“For example, will smaller dams and competitors need to adapt new defenses or behaviors?” He asked himself. Can they even do it?

The scientists also found that much of the effect seemed to be driven by differences in relative abundance; Species like raccoons and squirrels tended to be more numerous in human-disturbed landscapes, where garbage dumps overflow and fields are full of grain, than in wilder ones.

But these differences did not fully explain the findings, suggesting that some species might also change their behavior in human-disturbed habitats, becoming active at different times of day or with a less wide distribution. (Animals with less room to roam would be more likely to collide, like gas particles in a shrinking container, Dr. Gilbert noted.)

Still, many questions remain, including whether the findings generalize to other species and ecosystems and what precisely happens when these creatures meet, even when the encounters are caught on camera.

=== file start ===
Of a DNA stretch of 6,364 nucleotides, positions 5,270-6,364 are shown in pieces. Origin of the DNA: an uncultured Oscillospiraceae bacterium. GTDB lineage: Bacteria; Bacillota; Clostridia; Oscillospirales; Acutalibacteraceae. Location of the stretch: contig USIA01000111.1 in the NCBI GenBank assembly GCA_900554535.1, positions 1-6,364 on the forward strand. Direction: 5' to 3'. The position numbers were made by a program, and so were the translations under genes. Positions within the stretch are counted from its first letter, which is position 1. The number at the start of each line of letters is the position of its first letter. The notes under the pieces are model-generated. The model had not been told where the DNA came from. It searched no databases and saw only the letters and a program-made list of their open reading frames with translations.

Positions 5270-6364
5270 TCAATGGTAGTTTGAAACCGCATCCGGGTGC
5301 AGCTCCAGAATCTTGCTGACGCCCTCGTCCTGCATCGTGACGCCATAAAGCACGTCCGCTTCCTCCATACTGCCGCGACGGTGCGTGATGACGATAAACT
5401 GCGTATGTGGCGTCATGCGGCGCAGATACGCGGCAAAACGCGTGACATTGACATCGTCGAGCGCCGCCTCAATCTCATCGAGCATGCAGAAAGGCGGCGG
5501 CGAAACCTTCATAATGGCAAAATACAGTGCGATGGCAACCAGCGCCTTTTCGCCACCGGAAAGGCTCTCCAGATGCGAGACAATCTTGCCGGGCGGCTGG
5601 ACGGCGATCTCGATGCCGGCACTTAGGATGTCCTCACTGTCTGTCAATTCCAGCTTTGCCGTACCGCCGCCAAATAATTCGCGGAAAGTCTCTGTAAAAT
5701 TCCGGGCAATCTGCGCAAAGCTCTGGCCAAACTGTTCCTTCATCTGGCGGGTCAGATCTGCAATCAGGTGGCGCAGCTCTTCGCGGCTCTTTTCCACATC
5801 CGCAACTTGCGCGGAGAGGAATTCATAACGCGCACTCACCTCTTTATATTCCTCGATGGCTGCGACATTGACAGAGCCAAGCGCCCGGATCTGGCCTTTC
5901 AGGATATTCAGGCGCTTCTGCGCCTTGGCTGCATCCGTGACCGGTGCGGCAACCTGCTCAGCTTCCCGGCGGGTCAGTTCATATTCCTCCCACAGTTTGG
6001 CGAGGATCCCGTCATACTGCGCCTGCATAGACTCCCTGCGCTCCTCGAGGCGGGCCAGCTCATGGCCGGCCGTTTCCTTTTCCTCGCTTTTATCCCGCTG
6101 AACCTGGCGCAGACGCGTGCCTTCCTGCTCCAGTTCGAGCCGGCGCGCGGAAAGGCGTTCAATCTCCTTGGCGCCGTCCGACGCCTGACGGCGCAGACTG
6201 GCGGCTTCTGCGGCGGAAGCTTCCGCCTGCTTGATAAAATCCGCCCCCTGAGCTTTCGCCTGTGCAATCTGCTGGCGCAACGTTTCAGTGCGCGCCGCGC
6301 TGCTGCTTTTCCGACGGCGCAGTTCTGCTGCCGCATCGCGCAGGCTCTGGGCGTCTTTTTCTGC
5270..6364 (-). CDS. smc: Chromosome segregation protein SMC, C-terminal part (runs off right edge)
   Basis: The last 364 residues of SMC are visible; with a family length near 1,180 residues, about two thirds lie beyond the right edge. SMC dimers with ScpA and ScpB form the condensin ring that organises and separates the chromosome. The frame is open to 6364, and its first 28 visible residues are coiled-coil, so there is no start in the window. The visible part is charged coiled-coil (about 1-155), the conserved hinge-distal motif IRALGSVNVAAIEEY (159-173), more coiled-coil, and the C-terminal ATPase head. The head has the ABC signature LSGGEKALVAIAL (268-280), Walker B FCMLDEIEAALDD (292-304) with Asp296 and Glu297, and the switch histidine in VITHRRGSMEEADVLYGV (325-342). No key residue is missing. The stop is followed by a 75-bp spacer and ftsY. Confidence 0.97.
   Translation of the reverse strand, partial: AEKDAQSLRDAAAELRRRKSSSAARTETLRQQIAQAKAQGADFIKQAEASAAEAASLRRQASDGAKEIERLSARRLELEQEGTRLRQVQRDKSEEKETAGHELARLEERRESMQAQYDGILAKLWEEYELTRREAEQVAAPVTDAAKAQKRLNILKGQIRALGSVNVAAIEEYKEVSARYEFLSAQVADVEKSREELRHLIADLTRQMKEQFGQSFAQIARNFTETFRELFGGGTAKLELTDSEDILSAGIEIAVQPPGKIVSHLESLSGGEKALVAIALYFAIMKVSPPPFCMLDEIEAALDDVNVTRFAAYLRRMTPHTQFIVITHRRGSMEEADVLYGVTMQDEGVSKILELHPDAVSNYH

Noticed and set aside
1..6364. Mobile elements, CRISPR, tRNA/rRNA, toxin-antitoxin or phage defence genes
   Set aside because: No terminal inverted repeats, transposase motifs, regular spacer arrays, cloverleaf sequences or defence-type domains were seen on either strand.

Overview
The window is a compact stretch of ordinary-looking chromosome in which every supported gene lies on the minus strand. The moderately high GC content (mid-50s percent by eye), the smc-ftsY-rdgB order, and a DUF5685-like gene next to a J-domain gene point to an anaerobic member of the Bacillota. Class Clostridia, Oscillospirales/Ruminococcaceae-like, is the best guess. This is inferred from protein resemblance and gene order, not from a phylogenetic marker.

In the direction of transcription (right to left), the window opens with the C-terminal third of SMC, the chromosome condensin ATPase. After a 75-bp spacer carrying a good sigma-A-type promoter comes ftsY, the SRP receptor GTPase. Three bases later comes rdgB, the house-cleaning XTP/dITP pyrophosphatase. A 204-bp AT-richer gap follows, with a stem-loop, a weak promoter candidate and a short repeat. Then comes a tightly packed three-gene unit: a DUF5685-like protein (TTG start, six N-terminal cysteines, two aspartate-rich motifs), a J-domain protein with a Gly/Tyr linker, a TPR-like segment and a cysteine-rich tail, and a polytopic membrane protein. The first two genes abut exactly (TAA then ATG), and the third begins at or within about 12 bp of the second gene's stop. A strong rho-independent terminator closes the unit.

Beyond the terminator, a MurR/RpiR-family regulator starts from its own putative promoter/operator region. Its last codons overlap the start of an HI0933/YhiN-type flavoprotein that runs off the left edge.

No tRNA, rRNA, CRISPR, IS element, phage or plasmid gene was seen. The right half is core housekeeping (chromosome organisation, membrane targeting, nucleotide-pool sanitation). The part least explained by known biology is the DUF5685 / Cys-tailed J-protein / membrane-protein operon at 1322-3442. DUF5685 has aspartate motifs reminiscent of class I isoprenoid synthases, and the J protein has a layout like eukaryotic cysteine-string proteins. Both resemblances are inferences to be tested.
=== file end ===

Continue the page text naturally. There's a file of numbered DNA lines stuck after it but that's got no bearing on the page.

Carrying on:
How did the wildcat do? chase the coyote? who won the skunk-raccoon face to face? And why does that deer look like it’s about to kick a snarling possum in the face? (“Like, what did this poor possum do?” Dr. Gilbert wondered.)

More generally, do species like deer and raccoons interact with each other when they are on a dark trail? Or are they just passing through, like conscious ships in the night? “It’s hard to break down completely,” Dr. Zuckerberg said.

But the study illustrates the potential of using wildlife cameras to investigate aspects of animal behavior that might otherwise be difficult to observe, Dr. Stenglein said.

“We don’t sit in the field and watch the animals interact,” he said. “But there is a lot of power in being able to use this tracking camera data to understand how animals behave. It just, for me, opens a floodgate of possibilities.”